14. SECTION 2 Battle of Fallen Timbers • President Washington sends troops into Northwest Territory • Native American tribes defeat U.S. troops twice • Washington sends more troops led by Anthony Wayne • Defeat Native Americans at Battle of Fallen Timbers (1794) Image • 12 tribes sign Treaty of Greenville with United States (1795) - surrender much of present-day Ohio, Indiana to the U.S. NEXT

  15. SECTION 2 The Whiskey Rebellion • Farmers resist U.S. tax on whiskey • More economical for farmers to sell rye whiskey than bushels of rye • Use whiskey as money to get supplies • In Pennsylvania, farmers stage Whiskey Rebellion against tax (1794) Image • Troops subdue rebellion, show government has power to enforce laws NEXT

  16. SECTION 2 The French Revolution • French Revolution—French people rebel against their government Image • France declares war on Britain, Holland, Spain • Some Americans want U.S. to support revolution and the cause of liberty • Others do not want war with Britain • U.S. remains neutral, not siding with one country or other (1793) NEXT

  17. SECTION 2 Remaining Neutral • British seize cargoes of American ships from the French West Indies • Seizures make it difficult for the U.S. to remain neutral • U.S. Chief Justice John Jay convinces British to sign Jay’s Treaty (1794) • British pay for damages to U.S. vessels, leave Ohio Valley by 1796 • Jay fails to open profitable British West Indies trade to Americans Continued . . . NEXT

  18. SECTION 2 Continued Remaining Neutral • Thomas Pinckney convinces Spain to sign Pinckney’s Treaty (1795): - allows Americans to travel freely on the Mississippi River - store goods at New Orleans without custom duties • Spain accepts 31st parallel as boundary between Florida, U.S. NEXT

  19. Section 3 The Federalists in Charge The split between Hamilton and Jefferson leads to the growth of political parties. NEXT

  20. SECTION 3 The Federalists in Charge Washington Retires • During second term, George Washington receives some criticism • Washington warns that political divisions can weaken the nation • Relations with governments of other countries—foreign policy • Washington urges U.S. not to form permanent alliances with nations – foreshadowing or what??? NEXT

  21. SECTION 3 Growth of Political Parties • Alexander Hamilton’s views: - opposes French Revolution - for strong central government - promotes trade, manufacturing, cities • Thomas Jefferson’s and James Madison’s views: - for French Revolution - strong government could lead to tyranny - promote farming • Differences lead to the nation’s first political parties Continued . . . NEXT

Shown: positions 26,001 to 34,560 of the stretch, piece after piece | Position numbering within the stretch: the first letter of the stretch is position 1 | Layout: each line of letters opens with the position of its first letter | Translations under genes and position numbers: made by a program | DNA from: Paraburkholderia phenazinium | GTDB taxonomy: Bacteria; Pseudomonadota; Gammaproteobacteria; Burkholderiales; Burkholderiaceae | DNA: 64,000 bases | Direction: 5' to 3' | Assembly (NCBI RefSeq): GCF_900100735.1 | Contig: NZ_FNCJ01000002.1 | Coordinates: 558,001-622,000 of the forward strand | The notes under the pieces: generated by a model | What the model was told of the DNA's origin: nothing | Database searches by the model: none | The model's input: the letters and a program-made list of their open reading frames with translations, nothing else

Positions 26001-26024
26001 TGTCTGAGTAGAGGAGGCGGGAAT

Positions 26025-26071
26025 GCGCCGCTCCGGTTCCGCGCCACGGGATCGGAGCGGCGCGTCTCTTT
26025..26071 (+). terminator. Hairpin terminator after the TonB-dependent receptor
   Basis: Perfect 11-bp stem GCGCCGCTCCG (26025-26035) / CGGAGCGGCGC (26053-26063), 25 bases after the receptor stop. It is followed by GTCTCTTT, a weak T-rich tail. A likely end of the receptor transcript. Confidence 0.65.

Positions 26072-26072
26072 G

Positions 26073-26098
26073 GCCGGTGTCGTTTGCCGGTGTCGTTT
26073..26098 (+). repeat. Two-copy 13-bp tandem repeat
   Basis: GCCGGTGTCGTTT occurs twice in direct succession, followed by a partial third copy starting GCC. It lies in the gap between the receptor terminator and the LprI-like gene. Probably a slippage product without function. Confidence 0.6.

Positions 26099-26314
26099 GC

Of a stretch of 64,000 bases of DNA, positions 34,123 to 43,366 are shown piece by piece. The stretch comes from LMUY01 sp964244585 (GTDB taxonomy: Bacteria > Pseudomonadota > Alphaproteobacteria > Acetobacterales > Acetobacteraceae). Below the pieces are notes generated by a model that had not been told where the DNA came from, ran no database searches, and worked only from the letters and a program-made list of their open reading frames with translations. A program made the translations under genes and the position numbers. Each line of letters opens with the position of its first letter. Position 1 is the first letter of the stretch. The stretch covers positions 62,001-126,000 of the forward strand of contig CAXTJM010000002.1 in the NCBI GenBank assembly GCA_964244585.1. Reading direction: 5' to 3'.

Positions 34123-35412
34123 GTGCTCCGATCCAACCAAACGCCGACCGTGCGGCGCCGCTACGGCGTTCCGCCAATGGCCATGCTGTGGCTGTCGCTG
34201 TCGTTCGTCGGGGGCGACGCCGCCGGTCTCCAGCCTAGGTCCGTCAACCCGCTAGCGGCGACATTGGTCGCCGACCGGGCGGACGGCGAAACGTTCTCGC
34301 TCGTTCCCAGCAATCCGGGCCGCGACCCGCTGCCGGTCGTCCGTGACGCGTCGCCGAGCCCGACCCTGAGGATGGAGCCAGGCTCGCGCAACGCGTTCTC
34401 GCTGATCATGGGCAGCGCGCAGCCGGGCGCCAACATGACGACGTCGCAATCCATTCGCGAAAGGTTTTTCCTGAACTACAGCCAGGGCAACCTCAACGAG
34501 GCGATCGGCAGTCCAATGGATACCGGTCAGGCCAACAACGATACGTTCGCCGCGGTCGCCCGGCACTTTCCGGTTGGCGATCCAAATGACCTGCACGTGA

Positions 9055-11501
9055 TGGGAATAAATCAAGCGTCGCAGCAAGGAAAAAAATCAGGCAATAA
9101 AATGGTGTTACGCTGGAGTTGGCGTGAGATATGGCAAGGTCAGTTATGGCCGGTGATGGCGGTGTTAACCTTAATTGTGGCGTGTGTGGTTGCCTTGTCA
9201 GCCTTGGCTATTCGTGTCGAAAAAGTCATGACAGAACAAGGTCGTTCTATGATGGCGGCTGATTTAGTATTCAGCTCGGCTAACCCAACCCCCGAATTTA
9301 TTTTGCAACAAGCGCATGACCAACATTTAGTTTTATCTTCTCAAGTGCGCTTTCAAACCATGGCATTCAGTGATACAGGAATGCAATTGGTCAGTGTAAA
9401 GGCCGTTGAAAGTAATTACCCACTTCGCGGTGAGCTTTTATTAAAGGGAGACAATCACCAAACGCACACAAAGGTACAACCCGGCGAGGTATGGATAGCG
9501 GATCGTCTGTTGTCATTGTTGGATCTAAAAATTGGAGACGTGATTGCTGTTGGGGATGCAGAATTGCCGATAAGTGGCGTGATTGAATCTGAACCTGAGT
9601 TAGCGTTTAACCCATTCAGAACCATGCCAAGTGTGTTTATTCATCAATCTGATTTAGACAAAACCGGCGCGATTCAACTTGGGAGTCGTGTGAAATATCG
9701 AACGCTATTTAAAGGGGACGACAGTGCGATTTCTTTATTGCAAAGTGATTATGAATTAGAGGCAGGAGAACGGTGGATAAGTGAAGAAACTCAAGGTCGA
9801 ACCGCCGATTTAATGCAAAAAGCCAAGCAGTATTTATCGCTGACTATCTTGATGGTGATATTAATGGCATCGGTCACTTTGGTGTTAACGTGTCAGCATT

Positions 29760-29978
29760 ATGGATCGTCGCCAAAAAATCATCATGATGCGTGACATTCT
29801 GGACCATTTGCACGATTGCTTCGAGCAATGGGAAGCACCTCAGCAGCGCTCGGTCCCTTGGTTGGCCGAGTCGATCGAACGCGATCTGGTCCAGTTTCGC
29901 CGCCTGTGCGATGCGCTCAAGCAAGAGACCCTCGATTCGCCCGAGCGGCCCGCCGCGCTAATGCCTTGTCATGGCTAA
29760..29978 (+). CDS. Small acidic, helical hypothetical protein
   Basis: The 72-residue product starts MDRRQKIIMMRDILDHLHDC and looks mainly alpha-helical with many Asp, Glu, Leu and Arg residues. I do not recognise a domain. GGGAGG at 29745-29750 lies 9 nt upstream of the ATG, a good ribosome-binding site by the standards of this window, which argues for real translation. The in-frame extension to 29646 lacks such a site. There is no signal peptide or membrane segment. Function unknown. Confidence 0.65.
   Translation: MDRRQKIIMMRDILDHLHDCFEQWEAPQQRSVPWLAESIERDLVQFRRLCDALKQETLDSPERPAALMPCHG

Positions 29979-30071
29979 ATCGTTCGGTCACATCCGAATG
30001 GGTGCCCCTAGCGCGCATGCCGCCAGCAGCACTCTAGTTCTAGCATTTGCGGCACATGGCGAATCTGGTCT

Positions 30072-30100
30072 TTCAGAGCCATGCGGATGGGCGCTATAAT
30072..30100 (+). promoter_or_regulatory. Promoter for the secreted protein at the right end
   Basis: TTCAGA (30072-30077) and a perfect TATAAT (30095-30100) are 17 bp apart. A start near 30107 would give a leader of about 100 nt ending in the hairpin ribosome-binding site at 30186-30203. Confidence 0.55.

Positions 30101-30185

22. SECTION 3 Continued Growth of Political Parties • Political party: group that promotes its ideas, influences government Chart • Thomas Jefferson, James Madison start Democratic-Republican Party • Alexander Hamilton and friends start the Federalist Party NEXT

  23. SECTION 3 John Adams Takes Office • John Adams is presidential candidate for Federalists • Thomas Jefferson is candidate for Democratic-Republicans • Adams wins election; runner-up, Jefferson, is vice-president (1797) NEXT

  24. SECTION 3 Problems with France • In 1797, Britain and France still at war Image • French seize U.S. ships, prevent trade with British • Federalists want war with France • President Adams wants to restore calm Continued . . . NEXT

  25. SECTION 3 Continued Problems with France • President Adams sends diplomats to France, they are ignored • 3 French agents (known as X,Y, Z) ask for loan, bribe from diplomats • Americans are outraged by XYZ Affair Image • Congress cancels treaties, allows U.S. to seize French ships NEXT

  26. SECTION 3 The Alien and Sedition Acts • Democratic-Republicans, Federalists criticize each other • To stop criticism of Federalists, President Adams targets immigrants • Many immigrants are Democratic-Republicans Image • Federalist Congress passes the Alien and Sedition Acts (1798): - power to arrest disloyal aliens during wartime - outlaws saying, writing anything false, harmful against government Continued . . . NEXT

  27. SECTION 3 Continued The Alien and Sedition Acts • Alien and Sedition Acts clamp down on freedom of speech • Democratic-Republicans use states’ rightsto fight acts • State can refuse to pass a federal law if it sees law as unconstitutional • Kentucky, Virginia find Alien and Sedition Acts unconstitutional • Democratic-Republicans gain control of Congress • Repeal acts or let them expire between 1800 and 1802 NEXT

  28. SECTION 3 Peace with France • U.S. and France make peace, sign Convention of 1800: - stops naval attacks between France and U.S. - allows U.S., French ships to sail the ocean in peace NEXT